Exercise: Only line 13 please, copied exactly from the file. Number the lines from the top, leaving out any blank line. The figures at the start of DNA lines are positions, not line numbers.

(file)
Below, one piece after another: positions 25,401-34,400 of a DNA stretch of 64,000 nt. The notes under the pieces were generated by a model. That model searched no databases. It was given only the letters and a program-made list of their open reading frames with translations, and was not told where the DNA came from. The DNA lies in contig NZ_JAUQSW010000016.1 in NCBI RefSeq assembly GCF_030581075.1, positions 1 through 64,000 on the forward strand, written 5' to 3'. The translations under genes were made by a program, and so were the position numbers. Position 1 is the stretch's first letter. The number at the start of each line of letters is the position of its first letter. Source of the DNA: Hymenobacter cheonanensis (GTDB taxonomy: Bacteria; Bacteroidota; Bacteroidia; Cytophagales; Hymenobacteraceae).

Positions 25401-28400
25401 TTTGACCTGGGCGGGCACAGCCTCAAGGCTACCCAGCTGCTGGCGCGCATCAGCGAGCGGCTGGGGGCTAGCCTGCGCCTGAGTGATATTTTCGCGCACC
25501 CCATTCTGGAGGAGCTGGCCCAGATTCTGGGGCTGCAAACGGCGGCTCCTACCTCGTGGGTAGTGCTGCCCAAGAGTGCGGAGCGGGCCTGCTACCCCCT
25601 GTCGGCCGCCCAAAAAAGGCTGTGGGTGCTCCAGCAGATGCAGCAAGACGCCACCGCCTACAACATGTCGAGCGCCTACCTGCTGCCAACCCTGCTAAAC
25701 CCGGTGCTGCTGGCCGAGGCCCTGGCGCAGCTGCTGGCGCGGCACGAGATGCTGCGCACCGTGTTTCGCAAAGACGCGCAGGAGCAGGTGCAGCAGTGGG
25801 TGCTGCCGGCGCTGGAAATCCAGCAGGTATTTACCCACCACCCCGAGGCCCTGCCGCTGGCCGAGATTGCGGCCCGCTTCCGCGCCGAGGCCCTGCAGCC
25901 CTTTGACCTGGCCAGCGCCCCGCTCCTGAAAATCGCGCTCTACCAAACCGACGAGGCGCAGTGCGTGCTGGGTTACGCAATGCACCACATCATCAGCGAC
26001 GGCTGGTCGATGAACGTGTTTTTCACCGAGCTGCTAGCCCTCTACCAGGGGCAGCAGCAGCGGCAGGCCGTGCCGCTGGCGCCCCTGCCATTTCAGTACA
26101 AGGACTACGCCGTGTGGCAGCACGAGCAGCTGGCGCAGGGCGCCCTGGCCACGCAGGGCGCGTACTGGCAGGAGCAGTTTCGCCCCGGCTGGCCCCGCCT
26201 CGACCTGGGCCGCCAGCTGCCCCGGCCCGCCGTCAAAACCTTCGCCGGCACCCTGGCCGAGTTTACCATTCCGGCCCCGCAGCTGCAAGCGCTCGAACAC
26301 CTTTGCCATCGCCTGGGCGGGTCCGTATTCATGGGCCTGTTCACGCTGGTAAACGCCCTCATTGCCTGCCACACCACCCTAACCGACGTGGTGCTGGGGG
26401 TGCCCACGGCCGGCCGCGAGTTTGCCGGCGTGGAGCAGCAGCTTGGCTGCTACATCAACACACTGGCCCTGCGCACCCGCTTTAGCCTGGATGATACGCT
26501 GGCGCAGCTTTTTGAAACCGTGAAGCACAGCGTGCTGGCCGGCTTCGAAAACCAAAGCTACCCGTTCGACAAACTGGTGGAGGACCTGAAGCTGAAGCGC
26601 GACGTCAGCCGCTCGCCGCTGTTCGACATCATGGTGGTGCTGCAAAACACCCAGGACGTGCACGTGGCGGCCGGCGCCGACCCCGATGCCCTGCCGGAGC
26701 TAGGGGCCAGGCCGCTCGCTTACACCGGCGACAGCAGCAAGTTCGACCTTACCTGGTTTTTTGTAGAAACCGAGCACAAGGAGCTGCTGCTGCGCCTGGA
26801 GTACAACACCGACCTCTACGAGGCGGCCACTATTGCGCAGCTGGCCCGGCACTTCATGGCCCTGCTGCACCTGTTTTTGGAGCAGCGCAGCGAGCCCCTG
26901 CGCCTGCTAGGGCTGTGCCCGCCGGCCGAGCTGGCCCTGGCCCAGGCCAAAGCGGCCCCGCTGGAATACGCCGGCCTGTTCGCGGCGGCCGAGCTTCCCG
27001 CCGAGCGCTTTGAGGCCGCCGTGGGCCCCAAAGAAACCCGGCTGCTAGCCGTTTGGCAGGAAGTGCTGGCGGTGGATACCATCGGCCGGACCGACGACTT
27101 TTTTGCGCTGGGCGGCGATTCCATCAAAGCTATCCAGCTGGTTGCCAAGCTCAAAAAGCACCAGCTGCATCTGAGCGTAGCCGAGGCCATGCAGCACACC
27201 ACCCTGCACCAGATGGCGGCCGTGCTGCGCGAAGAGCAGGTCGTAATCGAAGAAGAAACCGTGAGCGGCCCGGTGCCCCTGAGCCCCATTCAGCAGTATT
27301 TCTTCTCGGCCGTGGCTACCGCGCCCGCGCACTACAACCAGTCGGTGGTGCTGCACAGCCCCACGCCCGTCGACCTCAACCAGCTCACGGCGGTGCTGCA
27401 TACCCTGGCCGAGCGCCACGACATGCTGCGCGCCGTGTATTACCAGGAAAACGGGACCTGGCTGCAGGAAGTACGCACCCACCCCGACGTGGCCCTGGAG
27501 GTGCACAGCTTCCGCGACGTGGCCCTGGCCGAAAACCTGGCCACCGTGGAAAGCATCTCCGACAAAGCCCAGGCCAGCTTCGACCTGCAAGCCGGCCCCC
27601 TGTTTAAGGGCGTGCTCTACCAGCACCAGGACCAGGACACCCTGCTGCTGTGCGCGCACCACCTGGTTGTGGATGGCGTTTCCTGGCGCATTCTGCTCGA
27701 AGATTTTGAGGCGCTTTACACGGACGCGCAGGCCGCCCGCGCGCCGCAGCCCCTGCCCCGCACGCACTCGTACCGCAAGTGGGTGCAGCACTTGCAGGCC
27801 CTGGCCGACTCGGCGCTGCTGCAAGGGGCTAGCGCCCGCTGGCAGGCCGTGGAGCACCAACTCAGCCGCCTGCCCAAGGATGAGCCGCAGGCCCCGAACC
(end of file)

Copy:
26401 TGCCCACGGCCGGCCGCGAGTTTGCCGGCGTGGAGCAGCAGCTTGGCTGCTACATCAACACACTGGCCCTGCGCACCCGCTTTAGCCTGGATGATACGCT